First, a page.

Wednesday, 30 October 2019

A Welsh Week - 18th - 25th October 2019

Friday 18th October - Friday 25th October 2019
Furnace, near Machynlleth, Powys

Our autumn week in Wales is becoming a rather good habit.  Chris has family around Machynlleth, so it is a chance to catch up with them whilst we enjoy some 'holiday' time.

We stayed at almost the same place that we were in last two years, but at their slightly smaller property which is perfect for just the two of us and a dog.  It is ideally placed for family visits and close to Monty's favourite beach at Ynyslas.

We were slightly earlier this year and benefited from warmer and drier weather - we definitely chose the right week to go.

So what did we get up to apart from catching up with 15 family members aged from 2 months to 86!

As they say - first secure your base, so the cottage.  The owners are really friendly and welcoming and apart from the loo seat upstairs (very flimsy and if you lifted one seat, both moved - not ideal in the middle of the night!) it is very well fitted out and equipped.

I could get used to the view.

Downstairs is open plan kitchen, diner and sitting room, but it has most things you need for a week's holiday.  There is a good shower room downstairs with a utility area with a washing  machine and microwave plus a myriad of bins for recycling.  The bedroom upstairs has a small en suite loo and sink - an essential for us these days I am afraid.  A bonus is a selection of tempting goodies on arrival.

There were three (possibly four - I lost track!) visits to Ynyslas, so Monty was a happy lad.  It is a wonderful beach that is so huge that despite the number of cars it still felt empty.



Does Monty go for a paddle - no chance!  Water is bad enough, but stuff that moves is a real 'no no'!

 This was the closest he got

 One afternoon the tide was so far out it almost felt as if you could walk across to Aberdovey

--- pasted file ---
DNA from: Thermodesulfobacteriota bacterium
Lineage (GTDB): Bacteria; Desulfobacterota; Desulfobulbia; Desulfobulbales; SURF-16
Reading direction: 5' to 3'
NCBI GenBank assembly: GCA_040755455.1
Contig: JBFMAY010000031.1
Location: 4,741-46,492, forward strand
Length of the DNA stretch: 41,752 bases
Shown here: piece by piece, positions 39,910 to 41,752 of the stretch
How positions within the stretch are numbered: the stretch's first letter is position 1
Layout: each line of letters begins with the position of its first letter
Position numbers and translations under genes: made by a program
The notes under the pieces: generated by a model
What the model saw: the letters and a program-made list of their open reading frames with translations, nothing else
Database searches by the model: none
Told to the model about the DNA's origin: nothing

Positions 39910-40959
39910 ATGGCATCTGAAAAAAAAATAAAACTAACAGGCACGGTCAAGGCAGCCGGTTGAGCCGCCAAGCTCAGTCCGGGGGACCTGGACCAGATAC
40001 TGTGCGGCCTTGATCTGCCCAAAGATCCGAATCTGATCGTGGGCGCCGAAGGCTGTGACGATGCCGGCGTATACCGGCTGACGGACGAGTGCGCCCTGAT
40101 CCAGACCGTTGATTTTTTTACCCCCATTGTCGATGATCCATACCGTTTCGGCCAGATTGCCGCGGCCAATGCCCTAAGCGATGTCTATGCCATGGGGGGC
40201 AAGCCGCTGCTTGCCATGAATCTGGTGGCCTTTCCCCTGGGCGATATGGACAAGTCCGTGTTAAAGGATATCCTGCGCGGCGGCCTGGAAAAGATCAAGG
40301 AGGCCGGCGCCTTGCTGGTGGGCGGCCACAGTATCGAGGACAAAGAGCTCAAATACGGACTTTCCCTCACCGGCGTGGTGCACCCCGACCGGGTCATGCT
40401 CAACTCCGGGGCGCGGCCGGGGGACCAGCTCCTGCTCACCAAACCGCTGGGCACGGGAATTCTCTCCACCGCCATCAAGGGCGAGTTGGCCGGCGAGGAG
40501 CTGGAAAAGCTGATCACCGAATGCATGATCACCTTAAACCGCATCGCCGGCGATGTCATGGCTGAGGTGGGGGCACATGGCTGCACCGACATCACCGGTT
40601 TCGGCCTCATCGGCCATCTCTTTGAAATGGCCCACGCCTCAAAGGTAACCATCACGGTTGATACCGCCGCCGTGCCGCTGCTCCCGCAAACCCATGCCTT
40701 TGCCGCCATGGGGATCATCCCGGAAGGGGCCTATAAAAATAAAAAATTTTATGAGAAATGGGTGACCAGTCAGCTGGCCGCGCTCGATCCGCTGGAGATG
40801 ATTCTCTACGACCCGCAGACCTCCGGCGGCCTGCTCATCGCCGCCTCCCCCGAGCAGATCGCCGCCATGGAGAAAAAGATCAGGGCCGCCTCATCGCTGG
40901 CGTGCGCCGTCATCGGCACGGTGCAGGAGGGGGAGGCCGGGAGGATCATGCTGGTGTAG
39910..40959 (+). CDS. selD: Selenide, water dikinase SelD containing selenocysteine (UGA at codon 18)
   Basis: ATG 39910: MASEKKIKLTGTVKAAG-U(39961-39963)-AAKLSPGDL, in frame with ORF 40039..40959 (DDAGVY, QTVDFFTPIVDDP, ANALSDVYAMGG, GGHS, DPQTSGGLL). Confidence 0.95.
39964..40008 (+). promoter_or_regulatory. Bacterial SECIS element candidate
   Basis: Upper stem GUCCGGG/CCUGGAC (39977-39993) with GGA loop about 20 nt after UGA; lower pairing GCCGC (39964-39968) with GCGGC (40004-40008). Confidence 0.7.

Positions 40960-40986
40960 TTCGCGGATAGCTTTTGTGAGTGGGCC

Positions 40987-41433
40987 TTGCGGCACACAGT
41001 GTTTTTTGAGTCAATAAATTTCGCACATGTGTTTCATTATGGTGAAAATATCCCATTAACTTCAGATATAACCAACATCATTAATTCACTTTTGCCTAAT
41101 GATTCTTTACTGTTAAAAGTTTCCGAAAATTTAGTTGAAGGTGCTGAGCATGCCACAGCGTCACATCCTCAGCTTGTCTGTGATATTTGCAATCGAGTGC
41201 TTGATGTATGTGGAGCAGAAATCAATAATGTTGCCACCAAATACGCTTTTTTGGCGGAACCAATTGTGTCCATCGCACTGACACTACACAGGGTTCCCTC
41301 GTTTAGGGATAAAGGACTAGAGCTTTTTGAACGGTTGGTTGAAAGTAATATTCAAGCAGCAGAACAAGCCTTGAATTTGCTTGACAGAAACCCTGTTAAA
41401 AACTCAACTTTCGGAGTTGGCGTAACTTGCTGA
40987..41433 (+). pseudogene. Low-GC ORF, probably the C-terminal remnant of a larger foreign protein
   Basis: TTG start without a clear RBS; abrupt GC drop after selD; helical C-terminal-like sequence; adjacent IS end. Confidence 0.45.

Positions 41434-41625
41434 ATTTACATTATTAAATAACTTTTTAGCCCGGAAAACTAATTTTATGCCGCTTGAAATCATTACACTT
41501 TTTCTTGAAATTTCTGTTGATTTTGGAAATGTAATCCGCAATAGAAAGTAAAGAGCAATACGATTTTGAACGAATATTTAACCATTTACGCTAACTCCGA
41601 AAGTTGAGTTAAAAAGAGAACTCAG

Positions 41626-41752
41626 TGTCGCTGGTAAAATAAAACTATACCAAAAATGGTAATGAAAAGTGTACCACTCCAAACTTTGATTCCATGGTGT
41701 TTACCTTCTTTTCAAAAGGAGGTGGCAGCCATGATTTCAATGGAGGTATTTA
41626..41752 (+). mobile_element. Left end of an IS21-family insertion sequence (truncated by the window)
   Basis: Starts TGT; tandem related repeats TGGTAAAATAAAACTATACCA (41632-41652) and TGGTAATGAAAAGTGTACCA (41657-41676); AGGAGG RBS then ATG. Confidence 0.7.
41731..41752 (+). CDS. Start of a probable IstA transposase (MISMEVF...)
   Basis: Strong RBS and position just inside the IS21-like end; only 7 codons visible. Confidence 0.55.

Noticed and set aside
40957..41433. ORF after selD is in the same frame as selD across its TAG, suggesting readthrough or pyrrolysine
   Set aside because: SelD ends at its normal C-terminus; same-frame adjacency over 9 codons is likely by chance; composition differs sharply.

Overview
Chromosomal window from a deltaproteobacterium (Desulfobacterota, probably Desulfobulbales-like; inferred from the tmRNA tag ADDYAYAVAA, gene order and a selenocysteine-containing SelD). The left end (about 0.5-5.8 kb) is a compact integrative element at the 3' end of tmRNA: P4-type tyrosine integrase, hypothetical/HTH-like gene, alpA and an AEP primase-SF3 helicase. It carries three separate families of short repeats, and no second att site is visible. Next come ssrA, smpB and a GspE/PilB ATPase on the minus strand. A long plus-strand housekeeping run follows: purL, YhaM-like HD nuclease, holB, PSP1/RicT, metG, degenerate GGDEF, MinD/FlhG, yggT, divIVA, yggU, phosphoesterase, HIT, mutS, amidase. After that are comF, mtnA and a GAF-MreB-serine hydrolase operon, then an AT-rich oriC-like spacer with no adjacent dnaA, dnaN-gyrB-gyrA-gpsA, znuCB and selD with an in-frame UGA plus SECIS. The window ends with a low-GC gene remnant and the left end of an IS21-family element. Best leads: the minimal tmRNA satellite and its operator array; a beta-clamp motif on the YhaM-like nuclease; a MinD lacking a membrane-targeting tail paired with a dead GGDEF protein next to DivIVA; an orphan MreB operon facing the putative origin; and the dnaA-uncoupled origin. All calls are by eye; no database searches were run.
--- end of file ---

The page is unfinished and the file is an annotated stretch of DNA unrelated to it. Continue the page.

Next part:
Back to the cottage and there is a reasonable walk just along the road,


As the woodland opens up the views are wonderful





 At the end of the lane is the entrance to this - a Michelin Starred Restaurant.  The meals are very expensive and places have to be booked a long time in advance, such is the demand.  It is presumably so well known that no more information is required at the entrance!  A little further up the road is the RSPB reserve at Ynsyhir - not somewhere we can take Monty.

Back near the start of the lane in the car park are some information boards relating to how Furnace got its name - the mill opposite the lane was used to make pig iron.

One board in the car park starts you on a trail to find the pigs across the road at the mill!  I am sure it is designed to keep children amused, but I am never one to pass up a challenge!

So over the road we went to Furnace Mill to follow the trail!

which we did until at number 7 we found...

the pigs!  The reason they were called pigs was because the shapes the molten metal was poured into looked like piglets when they are feeding from their mother,

Apart from satisfying my curiousity it allowed us to explore the site.  You cannot actually get inside the mill, but it is definitely worth stopping to look round.

The first time I went round I was on my own, but had to go back as the board in this picture was

 inaccessible wearing trainers!

What an elegant bench to sit and admire the view

 Looking down to the bench from near

the source of the water


 View from the top looking the other way - our cottage is tucked in below the red arrow

 There is a working model to show how the bellows worked

The wheel is still in remarkably good condition


It is the sort of place that I am sure most people drive past without stopping.  This is the third year we have stayed in Furnace and the first time we have explored the mill - it was definitely worth it.

We paid our first visit for very many years to Aberystwyth and we will go back.  I had forgotten how nice it is.  Coloured houses seem to be a feature around this part of Wales.